CBC insiders told Macleans, is now permanent. The move comes after Brian Stewart, who has been anchoring the Mag, asked to return to reporting full time. The co-host arrangement has had ups and downs, ranging from the glory years of Barbara Frum and The Journal in the 1970s and ’80s to the tumultuous pairing of Mansbridge with Pamela Wallin to the uneven performance of Hana Gartner prior to Stewart’s solid work. CBC officials are tinkering with the new format, to be announced in January. Meanwhile, the Mag appears to have come to an appropriate close: the last guest interviewed by Stewart was CBC lifer Mark Starowicz—who dreamed up the separate documentary format.

The number of Canadians travelling outside the country con tinues to grow—and the car remains the favoured means of transport, according to a recent study by Statistics Canada. About four million Canadians travelled to foreign countries in September, an increase of 0.2 per cent over the previous month. Most Canadians visiting the United States—the favourite destination—did so by car, but air travel is gaining in popularity: a record 451,000 Canadians trav| elled by plane south of | the border to the United “

States for at least one night in September, up 0.1 per

cent from the previous month. Same-day cross-border car traffic by Canadians went up 0.5 per cent in September to slightly less than 2.3 million, while the number of car excursions by Americans to Canada jumped 3.3 per cent from the previous month to 2.2 million. StatsCan says that “stabilizing gasoline prices and a continued strong American economy may have contributed to the growth in American traffic.”

Music Watch

Geddy Lee’s rush

In the head-banging world of rock music, Toronto’s Geddy Lee, 47, longtime lead singer and bassist for the group Rush, is an icon. But despite the group’s hard-driving sound and Lees trademark banshee wail, he is known among friends as a soft-spoken, devout family man with highly sophisticated tastes in wine, music and art. Last month, Lee released his first solo album,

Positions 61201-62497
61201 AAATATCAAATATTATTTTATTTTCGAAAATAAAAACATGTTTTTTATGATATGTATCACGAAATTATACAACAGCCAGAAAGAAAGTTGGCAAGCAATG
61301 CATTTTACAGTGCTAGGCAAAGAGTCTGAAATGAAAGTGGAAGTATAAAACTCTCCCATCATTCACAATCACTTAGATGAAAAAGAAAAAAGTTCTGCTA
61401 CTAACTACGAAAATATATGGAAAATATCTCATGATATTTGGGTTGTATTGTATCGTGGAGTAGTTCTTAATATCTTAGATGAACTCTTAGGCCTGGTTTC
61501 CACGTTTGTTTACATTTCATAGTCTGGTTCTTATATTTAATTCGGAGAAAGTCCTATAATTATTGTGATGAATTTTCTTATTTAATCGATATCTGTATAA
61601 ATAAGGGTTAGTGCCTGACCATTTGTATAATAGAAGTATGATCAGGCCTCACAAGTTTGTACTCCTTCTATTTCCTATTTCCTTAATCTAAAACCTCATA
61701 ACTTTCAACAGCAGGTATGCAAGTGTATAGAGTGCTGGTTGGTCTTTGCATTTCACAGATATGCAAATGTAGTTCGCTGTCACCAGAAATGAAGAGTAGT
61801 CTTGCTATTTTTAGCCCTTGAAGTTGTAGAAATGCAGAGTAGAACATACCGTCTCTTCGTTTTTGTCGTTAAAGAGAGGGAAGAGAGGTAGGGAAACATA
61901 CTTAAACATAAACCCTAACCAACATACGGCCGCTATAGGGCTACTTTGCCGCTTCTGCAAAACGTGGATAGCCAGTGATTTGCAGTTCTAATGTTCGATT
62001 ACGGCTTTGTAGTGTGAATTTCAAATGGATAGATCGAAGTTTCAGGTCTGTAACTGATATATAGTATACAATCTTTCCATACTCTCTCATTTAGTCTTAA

My Favourite Headache, produced with old friend and noted k. d lang collaborator Ben Mink. Lee talked to Macleans about how his tastes have evolved:

“When I was young, I defined myself within the confines of the band. Over the years, my interests have expanded by opportunity. In a rock band, you travel a lot: that can be a problem or you can make that work for you. When I got keyed up before concerts, a good place to find quiet was in art museums. Every big city has one. I would look at paintings, note the artists I like, and go read up on them. I like the work of Milton Avery; there’s a lot of Canadian art I enjoy, and I’m now very into the German expressionists. My other

tastes grew in the same way. My wife [Nancy] and I spent some time in Provence [France] last year, exploring and trying the wine. It was nice and low-key, and I was only recognized about once the whole time. In terms of what I listen to, my tastes are everywhere: in contemporary stuff, I’m into Radiohead, Soundgarden and Björk, but I have a real fondness for old, smoky jazz—stuff by Hoagy Carmichael and Ella [Fitzgerald]. As for my own music, some artists don’t like their old stuff, but I’m comfortable with pretty much everything I’ve done with Rush. I never felt constrained by the band, so this album was a change, but not a breaking away. It’s less angular, more funky, with more layers, and broader harmonization. If I go solo again, I wouldn’t mind an acoustic album. But we [Rush] plan to get together again to record, and I very much look forward to that.”

The Chrétienneñes

It’s common knowledge that Jean Chrétien is not a beloved figure in his home province. He’s often maligned in the media and ridiculed by sovereigntist politicians—which may explain why a collection of his more maladroit statements is flying off shelves in Quebec bookstores. Assembled by Montreal freelance journalist Pascal Beausoleil, Les Chrétienneñes contains 100 memorable Chrétien quotes. Some are bizarre, such as the time during the 1997 election campaign that the PM warned of the dangers of a child playing with nuclear arms. Others may draw a chuckle. When a journalist asked Chrétien about the Constitution, he responded: “I can’t answer you. I’m not a lawyer.”

(In fact, he is one.) The book has sold 10,000 copies since its late-September launch—in a province where any book that sells more than 3,000 copies is considered a best-seller. “People like laughing at him. He’s a bit of a clown,” says Beausoleil, 23, who doesn’t mince words on the subject of Chrétien. He vowed to keep showing up at Chrétiens appearances in Montreal until the PM signed the book. Beausoleil said Chrétien did so in November outside a Montreal radio station—“I imagine because he wanted to get rid of me.” Last week, Beausoleil was considering a second volume—but that may depend upon the election result.

Brenda Branswell